Federal Trade Commission

On September 29, 2021, the Senate Committee on Commerce, Science, and Transportation held a hearing entitled “Protecting Consumer Privacy.”  The hearing centered on strengthening consumer privacy rights, including by increasing the FTC’s resources and creating a comprehensive federal privacy law.

To explore these issues, the Committee invited David Vladeck, Professor and Faculty Director of the Center on Privacy and Technology at Georgetown Law and former Director of the FTC Bureau of Consumer Protection; Morgan Reed, President of The App Association; Maureen Ohlhausen, Partner and Section Chair (Antitrust & Competition Law) at Baker Botts and former Acting Chairman of the FTC; and Ashkan Soltani, Independent Researcher and Technologist and former Chief Technologist of the FTC.
Continue Reading Consumer Privacy Hearing Focuses on Expanding FTC Resources, Creating Federal Privacy Law

On September 15, the Federal Trade Commission (“FTC”) adopted, on a 3-2 party-line vote, a policy statement that takes a broad view of which health apps and connected devices are subject to the FTC’s Health Breach Notification Rule (the “Rule”) and what triggers the Rule’s notification requirement.

The Rule was promulgated in 2009 under the Health Information Technology for Economic and Clinical Health (“HITECH”) Act.  Under the Rule, vendors of personal health records that are not otherwise regulated under the Health Insurance Portability and Accountability Act (“HIPAA”) are required to notify individuals, the FTC, and, in some cases, the media following a breach involving unsecured identifiable health information.  Third-party service providers also are required to notify covered vendors of any breach.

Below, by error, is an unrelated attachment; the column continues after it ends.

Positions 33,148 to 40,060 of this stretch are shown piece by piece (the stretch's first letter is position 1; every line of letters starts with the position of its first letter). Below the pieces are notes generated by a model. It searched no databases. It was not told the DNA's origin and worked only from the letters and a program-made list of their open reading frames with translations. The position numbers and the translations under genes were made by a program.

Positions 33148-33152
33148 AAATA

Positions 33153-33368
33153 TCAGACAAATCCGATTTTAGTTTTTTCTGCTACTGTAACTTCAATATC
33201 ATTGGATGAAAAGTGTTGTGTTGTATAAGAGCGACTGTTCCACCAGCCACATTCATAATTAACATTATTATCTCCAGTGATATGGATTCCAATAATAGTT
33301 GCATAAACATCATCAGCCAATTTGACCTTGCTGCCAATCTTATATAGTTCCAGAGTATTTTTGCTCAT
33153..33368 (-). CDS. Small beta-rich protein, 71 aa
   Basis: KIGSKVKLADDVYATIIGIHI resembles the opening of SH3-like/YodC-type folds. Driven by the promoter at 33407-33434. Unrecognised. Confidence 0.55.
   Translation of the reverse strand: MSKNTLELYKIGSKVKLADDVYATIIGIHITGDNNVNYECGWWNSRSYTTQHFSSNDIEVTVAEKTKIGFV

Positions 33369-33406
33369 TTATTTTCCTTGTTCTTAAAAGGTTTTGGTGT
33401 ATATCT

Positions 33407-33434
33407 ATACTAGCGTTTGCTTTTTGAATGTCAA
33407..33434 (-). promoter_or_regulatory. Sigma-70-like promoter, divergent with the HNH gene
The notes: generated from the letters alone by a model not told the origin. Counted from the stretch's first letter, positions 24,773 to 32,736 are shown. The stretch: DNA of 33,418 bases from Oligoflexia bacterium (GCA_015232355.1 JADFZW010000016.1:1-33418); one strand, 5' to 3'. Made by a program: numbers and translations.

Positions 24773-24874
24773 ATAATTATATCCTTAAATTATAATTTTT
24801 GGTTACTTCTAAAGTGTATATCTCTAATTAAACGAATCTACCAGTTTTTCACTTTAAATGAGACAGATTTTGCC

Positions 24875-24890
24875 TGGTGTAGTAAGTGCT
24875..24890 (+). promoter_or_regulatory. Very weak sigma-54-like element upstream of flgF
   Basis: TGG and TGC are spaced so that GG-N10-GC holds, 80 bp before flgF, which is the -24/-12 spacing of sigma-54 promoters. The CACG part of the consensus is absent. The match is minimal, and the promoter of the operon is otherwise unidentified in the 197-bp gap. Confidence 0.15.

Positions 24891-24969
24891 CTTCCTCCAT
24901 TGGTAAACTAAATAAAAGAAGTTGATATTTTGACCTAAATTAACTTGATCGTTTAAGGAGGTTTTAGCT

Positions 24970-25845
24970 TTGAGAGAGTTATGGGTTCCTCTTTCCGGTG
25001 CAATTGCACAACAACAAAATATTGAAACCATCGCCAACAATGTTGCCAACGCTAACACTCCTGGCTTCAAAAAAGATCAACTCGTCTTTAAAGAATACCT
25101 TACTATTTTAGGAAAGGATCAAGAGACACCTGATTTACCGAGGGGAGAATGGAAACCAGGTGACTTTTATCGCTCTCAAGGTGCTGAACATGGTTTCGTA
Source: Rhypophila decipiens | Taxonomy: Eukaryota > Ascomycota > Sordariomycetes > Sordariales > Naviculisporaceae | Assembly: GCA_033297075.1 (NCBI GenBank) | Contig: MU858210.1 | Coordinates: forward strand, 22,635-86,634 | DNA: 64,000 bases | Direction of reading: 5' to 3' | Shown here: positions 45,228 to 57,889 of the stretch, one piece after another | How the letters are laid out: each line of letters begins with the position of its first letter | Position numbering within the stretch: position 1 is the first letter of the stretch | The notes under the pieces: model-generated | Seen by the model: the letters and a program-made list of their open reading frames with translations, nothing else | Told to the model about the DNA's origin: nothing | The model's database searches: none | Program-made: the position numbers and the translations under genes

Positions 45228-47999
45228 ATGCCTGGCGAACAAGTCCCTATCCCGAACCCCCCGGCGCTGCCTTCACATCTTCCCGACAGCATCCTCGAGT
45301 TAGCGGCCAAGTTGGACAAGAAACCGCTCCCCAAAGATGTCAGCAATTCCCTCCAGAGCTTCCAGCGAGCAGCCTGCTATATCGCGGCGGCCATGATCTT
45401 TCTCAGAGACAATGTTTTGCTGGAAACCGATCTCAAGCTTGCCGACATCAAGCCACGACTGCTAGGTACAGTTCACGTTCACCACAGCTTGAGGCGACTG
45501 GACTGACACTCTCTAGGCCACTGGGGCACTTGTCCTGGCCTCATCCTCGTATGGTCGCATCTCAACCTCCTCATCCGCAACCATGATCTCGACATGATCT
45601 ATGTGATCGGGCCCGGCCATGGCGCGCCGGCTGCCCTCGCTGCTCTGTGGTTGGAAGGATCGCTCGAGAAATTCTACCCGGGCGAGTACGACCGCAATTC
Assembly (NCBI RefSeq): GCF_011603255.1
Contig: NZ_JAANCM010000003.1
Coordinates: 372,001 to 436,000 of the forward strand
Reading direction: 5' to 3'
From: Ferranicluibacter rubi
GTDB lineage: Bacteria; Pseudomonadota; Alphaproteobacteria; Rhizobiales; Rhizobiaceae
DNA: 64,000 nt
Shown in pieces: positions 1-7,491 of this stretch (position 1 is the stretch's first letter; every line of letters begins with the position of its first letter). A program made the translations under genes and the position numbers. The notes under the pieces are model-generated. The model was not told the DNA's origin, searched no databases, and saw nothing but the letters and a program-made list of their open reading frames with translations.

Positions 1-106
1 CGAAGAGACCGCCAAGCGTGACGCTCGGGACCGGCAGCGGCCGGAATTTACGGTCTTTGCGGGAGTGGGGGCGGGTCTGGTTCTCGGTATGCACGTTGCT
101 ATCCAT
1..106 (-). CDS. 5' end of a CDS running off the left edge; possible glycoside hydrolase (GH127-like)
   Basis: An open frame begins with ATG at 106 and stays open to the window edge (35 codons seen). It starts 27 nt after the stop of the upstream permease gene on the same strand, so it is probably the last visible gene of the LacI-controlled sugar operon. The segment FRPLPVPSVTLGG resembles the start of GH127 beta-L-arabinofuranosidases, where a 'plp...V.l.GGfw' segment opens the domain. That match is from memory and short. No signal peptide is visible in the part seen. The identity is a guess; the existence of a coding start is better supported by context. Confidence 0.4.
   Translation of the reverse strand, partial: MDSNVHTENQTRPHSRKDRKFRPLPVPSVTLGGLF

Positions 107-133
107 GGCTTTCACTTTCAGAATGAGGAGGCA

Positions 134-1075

Continue Reading FTC Adopts Policy Statement on Privacy Breaches by Health Apps and Connected Devices

Yesterday, Rep. Kathy Castor (D-FL) introduced an updated version of the “Protecting the Information of our Vulnerable Children and Youth Act” (Kids PRIVCY Act), which would make broad changes the Children’s Online Privacy Protection Act (COPPA).  Rep. Castor introduced a similar bill in early 2020, but it stalled alongside other proposals to overhaul the federal children’s privacy law last year.
Continue Reading Rep. Castor Reintroduces Bill to Rewrite the Children’s Online Privacy Protection Act

To add to the growing list of federal privacy frameworks introduced this year, Senator Amy Klobuchar (D-MN) has re-introduced the bipartisan Social Media Privacy Protection and Consumer Rights Act of 2021 (S. 1667).  Senator Klobuchar introduced the bill originally in 2018 and 2019, although it did not advance to committee in either instance.  Senators Kennedy (R-LA), Burr (R-NC), and Manchin (D-WV) have co-sponsored the bill.

Key provisions in this bill include:
Continue Reading New Privacy Bill Provides Opt-Out Rights and New Data Security Requirements

As the push for Congress to pass comprehensive consumer privacy legislation increases, Rep. Suzan DelBene (D-WA) has re-introduced the Information Transparency & Personal Data Control Act, a compromise proposal that contains provisions sought by both parties.  This bill would create national data privacy standards and increase the enforcement authority of the Federal Trade Commission (FTC) and state attorneys general.
Continue Reading Bill Introduced Would Preempt State Laws and Strengthen FTC Enforcement